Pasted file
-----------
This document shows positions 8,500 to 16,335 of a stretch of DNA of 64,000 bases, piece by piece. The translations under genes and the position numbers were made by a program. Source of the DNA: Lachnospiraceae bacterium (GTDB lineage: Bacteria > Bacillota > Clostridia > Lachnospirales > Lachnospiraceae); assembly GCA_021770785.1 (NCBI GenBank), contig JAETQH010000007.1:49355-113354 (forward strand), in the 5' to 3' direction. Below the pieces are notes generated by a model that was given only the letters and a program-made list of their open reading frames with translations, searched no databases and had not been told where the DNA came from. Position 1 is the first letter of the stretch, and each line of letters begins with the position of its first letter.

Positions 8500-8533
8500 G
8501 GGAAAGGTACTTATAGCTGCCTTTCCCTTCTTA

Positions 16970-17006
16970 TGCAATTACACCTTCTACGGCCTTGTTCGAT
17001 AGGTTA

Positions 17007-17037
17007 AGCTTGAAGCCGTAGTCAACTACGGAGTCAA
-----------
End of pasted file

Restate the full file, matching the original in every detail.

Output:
This document shows positions 8,500 to 16,335 of a stretch of DNA of 64,000 bases, piece by piece. The translations under genes and the position numbers were made by a program. Source of the DNA: Lachnospiraceae bacterium (GTDB lineage: Bacteria > Bacillota > Clostridia > Lachnospirales > Lachnospiraceae); assembly GCA_021770785.1 (NCBI GenBank), contig JAETQH010000007.1:49355-113354 (forward strand), in the 5' to 3' direction. Below the pieces are notes generated by a model that was given only the letters and a program-made list of their open reading frames with translations, searched no databases and had not been told where the DNA came from. Position 1 is the first letter of the stretch, and each line of letters begins with the position of its first letter.

Positions 8500-8533
8500 G
8501 GGAAAGGTACTTATAGCTGCCTTTCCCTTCTTA

Positions 16970-17006
16970 TGCAATTACACCTTCTACGGCCTTGTTCGAT
17001 AGGTTA

Positions 17007-17037
17007 AGCTTGAAGCCGTAGTCAACTACGGAGTCAA